As development occurs where public water and sewer are planned, developers must submit numerous documents for approval by many county agencies. DUSWM routinely provides reviews to the Planning and Permitting Division on all types of plans submitted, where county public water and sewer are affected (not municipalities). For example, DUSWM provides technical reviews on rezoning cases, Phase II PUD plans, preliminary (Phase III) plans, site plans, sketch plans, board of appeals cases, determinations of adequacy for the county's Adequate Public Facilities Ordinance (APFO), and amendments to the water and sewer plan, to name a few.
These technical reviews require a detailed understanding of the water and sewer infrastructure components and the interdependency of the demands made by the developments, which ultimately impact the county's ability to consistently deliver adequate water and sewer services. In DUSWM's case, the Planning and Design Review section must review for compliance with the APFO for water and sewer.
For water systems, staff must determine if there are adequate source facilities, storage tanks, pumping stations and sufficient capacity to provide maximum daily demand and meet peak hourly demands during fire flows. The distribution system must be capable of providing minimum required residual pressure to the development.
For sewerage systems, staff must determine if adequate capacity exists in the infrastructure (treatment facilities, pumping stations, interceptors, and collector sewers) to accommodate ultimate peak flows.
A water or wastewater system is considered adequate if remaining capacity exists after an accounting considers all existing connections, future connections from buildings under construction, recorded lots for which allocations have been made, or other legal commitments. Additionally, an accounting of reserved capacities pertaining to state and/or local laws and certain legal commitments by the county (i.e., public works agreements, multi-year tap agreements, etc.), must be carefully tracked to avoid over-allocating the infrastructure.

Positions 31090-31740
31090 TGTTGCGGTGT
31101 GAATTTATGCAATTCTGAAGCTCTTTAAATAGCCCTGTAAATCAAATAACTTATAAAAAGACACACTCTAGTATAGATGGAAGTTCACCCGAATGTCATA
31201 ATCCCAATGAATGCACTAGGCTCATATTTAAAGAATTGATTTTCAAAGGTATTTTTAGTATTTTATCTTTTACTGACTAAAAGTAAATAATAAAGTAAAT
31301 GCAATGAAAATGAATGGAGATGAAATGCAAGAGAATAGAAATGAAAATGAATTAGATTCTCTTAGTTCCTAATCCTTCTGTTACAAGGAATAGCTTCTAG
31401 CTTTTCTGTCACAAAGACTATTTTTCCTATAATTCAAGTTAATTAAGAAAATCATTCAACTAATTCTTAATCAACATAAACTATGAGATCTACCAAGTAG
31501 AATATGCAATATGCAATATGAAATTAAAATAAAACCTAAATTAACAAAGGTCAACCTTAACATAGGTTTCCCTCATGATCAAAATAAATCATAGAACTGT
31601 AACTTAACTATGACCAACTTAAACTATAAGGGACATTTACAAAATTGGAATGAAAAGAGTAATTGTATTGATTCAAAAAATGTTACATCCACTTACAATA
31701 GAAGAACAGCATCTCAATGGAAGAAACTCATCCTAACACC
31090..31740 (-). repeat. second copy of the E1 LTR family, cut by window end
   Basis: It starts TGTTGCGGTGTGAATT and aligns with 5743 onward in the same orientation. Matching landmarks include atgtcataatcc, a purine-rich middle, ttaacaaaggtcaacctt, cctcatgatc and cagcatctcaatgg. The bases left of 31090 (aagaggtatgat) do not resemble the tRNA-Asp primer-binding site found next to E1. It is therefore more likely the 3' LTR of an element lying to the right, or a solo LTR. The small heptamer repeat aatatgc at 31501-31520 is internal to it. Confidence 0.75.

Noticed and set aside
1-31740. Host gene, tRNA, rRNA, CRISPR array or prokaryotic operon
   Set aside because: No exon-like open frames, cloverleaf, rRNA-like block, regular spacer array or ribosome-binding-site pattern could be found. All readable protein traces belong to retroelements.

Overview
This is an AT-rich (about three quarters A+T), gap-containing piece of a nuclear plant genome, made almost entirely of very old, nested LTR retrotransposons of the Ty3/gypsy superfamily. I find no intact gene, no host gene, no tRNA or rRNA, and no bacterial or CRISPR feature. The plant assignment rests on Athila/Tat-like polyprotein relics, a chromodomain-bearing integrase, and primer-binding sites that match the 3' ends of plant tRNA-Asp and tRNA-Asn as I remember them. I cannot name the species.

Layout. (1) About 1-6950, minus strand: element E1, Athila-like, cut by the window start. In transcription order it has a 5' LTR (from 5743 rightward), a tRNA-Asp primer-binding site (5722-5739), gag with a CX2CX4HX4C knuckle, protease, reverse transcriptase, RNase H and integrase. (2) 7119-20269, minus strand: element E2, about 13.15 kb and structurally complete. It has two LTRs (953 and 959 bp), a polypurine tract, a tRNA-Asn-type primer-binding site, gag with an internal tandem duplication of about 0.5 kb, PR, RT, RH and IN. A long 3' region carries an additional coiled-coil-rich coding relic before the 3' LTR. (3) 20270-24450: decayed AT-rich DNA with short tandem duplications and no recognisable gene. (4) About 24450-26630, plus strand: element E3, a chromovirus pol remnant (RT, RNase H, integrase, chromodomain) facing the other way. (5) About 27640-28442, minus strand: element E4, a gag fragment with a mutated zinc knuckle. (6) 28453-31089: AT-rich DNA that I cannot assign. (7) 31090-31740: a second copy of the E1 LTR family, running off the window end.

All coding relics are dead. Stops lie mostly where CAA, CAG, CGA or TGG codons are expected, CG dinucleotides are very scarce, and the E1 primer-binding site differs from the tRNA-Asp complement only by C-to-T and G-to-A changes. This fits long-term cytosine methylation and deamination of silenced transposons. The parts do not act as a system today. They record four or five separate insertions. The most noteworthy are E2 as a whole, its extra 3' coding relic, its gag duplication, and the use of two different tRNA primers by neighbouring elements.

All public water and sewer infrastructure entails DUSWM review and approval of legal documents that provide perpetual ownership (or property rights) for its infrastructure, either required by the developer or via a CIP project. Because the legal documents are recorded among the Land Records of Frederick County, careful coordination and review is required between many county agencies, most importantly the Office of the County Attorney. DUSWM's Planning and Design Review section typically must coordinate the improvement plan design with the easement/real property submissions and final plats of subdivision. Sample easement documents and instructions can be found in DUSWM's Reference Documents.
Water and Sewer Service Inquires
The public oftentimes has questions about the location and planning of the water and sewer infrastructure. Property owners, real estate agents, developers, assessors, attorneys, engineers, surveyors, to name a few, have a wide range of questions that pertain to public water and sewer service. Generally, DUSWM's Planning and Design Review section provides service inquiry letters for properties planned (or served) by public water and sewer. In order to provide this letter, the following information is necessary:
Property owner's name and mailing address
Premise or property address, tax map and parcel number, or tax identification number (Contact the Department of Assessments and Taxation)
Real estate agent's (buyer or seller) name, mailing address, and telephone number
Requestor's name, mailing address, and telephone number
Specific water and sewer questions or information desired about the property
DUWSM does not address questions regarding storm water management, storm drains, ditches or other "water" like uses. These questions should be directed to the Community Development Division or appropriate municipal / state agencies. Please note: Municipal water and sewer requests should be made to the respective jurisdiction.